Tuesday, 12 December 2017

Misbehaviours vs. Stress Behaviours

At a staff meeting the other night, we had training in the idea of misbehaviours versus stress behaviours. Misbehaviours are behaviours that the child knows are wrong, has the ability to control, but simply chooses not to. Stress behaviours are behaviours that result from stressors in the child's life.

Here's the brilliant part:

Misbehaviours require addressing the behaviour.
Stress behaviours require addressing the stressor.

The basic idea of this is well known. People know that when we are tired or hungry we can be irritable, short-tempered, curt, and sometimes even a little mean. Mothers know that sleep deprived children or hungry children act out. But we so often get caught up in the behaviour that we forget to look for what might be behind it.

We studied a list of example stressors in 5 domains: biological, social, prosocial, emotional and cognitive. Here's the crazy part: there were about 60 different examples of stressors in each domain. That's over 300 examples of things that often tip people over the edge.

I scanned through the list, and immediately things started jumping out at me:

Being hungry
Red lights
Chapped lips
Being cold
Insufficient solitude and quiet
Loud chewing/gum chewing
Too many things hanging in a classroom

Large social settings
Engaging in small talk and not really connecting at a meaningful level

Being late
When your partner is stressed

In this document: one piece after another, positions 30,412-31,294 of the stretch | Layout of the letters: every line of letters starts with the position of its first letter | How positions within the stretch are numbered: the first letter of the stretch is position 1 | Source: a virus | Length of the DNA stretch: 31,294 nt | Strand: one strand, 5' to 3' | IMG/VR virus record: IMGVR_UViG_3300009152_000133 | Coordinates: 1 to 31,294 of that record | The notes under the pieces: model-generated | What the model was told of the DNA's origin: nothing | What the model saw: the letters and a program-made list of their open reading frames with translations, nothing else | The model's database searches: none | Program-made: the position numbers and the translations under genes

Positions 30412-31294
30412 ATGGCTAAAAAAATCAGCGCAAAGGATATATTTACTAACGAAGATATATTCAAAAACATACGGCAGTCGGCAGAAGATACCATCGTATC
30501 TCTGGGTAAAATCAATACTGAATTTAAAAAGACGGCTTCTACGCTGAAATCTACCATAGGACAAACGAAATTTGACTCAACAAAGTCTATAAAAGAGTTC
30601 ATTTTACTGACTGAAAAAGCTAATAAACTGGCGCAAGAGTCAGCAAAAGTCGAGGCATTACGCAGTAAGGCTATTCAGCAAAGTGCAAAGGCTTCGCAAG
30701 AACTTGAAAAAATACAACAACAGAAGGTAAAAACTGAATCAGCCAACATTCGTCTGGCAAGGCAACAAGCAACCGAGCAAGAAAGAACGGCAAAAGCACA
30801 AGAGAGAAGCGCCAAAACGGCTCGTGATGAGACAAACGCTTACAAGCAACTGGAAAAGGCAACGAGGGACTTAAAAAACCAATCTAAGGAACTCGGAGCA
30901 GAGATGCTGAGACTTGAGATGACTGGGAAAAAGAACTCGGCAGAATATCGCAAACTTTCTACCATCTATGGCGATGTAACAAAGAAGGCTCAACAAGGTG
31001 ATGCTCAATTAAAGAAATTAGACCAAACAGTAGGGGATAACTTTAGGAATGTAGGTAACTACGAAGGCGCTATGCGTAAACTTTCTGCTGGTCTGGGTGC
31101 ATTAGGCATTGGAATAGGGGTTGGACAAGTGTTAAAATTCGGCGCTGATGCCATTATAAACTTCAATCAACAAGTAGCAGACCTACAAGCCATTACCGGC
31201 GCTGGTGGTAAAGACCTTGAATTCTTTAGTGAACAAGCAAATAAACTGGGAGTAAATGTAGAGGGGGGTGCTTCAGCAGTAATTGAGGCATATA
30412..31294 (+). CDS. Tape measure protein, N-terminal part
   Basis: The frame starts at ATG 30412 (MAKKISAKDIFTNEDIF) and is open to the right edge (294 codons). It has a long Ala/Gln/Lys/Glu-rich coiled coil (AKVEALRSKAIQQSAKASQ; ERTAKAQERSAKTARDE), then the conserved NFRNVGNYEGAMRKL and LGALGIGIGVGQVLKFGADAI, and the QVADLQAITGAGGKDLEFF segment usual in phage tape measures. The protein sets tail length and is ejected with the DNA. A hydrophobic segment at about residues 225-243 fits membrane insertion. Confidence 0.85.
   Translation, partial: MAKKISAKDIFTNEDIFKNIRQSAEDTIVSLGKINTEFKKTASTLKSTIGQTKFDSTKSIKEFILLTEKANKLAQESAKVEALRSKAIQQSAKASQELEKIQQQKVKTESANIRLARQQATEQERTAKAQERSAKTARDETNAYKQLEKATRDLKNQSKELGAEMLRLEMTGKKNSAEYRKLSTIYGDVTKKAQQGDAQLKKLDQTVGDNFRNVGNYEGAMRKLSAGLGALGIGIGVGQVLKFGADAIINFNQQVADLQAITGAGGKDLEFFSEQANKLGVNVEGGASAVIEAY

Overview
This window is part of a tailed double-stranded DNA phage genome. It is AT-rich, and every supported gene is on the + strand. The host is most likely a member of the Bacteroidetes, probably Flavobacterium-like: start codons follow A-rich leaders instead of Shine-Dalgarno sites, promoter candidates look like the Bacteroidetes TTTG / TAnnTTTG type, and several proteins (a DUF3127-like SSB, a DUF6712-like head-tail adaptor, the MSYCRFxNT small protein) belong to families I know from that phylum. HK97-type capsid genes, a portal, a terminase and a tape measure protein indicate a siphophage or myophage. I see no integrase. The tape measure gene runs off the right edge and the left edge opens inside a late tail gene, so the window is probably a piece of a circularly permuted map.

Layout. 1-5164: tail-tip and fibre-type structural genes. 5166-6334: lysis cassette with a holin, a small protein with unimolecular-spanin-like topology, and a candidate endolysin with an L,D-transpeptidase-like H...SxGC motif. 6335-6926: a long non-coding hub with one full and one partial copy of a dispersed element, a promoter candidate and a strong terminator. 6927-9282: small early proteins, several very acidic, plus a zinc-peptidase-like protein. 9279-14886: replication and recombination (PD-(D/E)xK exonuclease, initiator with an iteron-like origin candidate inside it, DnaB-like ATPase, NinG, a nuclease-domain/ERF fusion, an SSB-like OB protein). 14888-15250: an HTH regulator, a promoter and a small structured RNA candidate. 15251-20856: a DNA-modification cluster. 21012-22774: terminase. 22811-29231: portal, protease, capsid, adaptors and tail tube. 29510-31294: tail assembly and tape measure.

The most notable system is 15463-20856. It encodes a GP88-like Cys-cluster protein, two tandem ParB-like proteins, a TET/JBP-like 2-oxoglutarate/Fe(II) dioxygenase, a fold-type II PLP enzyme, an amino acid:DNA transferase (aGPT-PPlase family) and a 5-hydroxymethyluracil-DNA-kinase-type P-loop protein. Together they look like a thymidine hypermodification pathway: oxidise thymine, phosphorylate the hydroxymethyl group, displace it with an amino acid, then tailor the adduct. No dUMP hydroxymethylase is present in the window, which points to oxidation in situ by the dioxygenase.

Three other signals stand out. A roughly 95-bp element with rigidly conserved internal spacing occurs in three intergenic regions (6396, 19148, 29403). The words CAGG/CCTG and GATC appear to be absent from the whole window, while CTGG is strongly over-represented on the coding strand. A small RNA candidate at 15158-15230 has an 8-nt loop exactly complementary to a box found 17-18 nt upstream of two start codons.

(none really)

Information presented too slowly
Lack of intellectual stimulation

These are all stressors that, if happen too often, get me into a "not great mood." Luckily, many of these I'm aware of, and when they start to happen I know how to deal with the stressor so that I don't start to "misbehave" (be irritable, short-tempered, become confrontational, pick on small things).

Dealing with a stressor isn't a "get out of jail free" card in regards to bad behaviour. We cannot condone the bad behaviour even if there is a reason behind it. But we do need to teach our kids to identify their stressor and deal with it appropriately, by removing it/themselves, or by using a healthy coping strategy. Because the reality is a certain amount of stressors are healthy and always going to be around.

So here's the golden nugget in all this: when I'm not happy with the behaviour of my kids, I need to stop and ask myself, do I need to deal with a behaviour or a stressor?

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